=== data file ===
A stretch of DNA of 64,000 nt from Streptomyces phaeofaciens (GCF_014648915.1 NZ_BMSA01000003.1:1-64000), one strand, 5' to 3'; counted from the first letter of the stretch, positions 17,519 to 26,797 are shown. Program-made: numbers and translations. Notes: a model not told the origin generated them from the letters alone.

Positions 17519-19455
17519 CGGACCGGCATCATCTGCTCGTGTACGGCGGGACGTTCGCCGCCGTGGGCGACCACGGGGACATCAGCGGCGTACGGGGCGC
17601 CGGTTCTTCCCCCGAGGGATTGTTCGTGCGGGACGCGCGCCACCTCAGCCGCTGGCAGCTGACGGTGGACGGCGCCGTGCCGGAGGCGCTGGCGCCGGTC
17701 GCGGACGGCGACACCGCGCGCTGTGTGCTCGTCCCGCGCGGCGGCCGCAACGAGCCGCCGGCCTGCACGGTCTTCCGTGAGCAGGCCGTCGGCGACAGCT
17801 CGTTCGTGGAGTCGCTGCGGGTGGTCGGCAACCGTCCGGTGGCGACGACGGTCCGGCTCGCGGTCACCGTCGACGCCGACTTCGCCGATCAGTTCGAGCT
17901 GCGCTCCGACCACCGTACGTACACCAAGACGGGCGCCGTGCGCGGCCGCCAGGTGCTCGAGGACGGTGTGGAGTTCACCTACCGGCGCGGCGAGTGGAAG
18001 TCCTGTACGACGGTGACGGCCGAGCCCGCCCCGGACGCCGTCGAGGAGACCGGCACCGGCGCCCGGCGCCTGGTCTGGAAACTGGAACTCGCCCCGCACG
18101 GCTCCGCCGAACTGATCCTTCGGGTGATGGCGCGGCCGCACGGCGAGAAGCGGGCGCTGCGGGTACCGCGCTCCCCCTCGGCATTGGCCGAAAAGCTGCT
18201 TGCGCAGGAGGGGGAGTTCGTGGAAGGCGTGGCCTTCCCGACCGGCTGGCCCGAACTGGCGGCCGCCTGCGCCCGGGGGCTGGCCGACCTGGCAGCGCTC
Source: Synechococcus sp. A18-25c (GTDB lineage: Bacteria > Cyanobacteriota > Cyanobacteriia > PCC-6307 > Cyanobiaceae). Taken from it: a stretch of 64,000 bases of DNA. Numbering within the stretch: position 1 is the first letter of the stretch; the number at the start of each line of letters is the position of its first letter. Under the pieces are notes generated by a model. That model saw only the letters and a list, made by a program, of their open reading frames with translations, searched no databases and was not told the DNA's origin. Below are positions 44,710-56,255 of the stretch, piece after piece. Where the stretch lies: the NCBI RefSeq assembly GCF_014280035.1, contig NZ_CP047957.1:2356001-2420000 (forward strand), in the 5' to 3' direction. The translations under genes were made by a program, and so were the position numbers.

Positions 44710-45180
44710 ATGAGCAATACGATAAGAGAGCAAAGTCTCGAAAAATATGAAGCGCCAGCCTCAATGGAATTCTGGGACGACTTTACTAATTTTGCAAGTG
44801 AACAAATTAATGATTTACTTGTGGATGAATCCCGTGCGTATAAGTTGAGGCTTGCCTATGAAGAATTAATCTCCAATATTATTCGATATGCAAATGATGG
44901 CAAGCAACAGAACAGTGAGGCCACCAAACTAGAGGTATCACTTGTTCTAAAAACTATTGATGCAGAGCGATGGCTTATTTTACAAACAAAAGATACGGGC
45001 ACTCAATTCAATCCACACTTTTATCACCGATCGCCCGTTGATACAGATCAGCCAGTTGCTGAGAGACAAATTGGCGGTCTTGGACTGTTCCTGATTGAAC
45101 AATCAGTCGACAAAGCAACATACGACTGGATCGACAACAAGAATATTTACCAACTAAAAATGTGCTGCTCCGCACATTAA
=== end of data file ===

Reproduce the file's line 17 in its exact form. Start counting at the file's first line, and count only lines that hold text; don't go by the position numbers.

45101 AATCAGTCGACAAAGCAACATACGACTGGATCGACAACAAGAATATTTACCAACTAAAAATGTGCTGCTCCGCACATTAA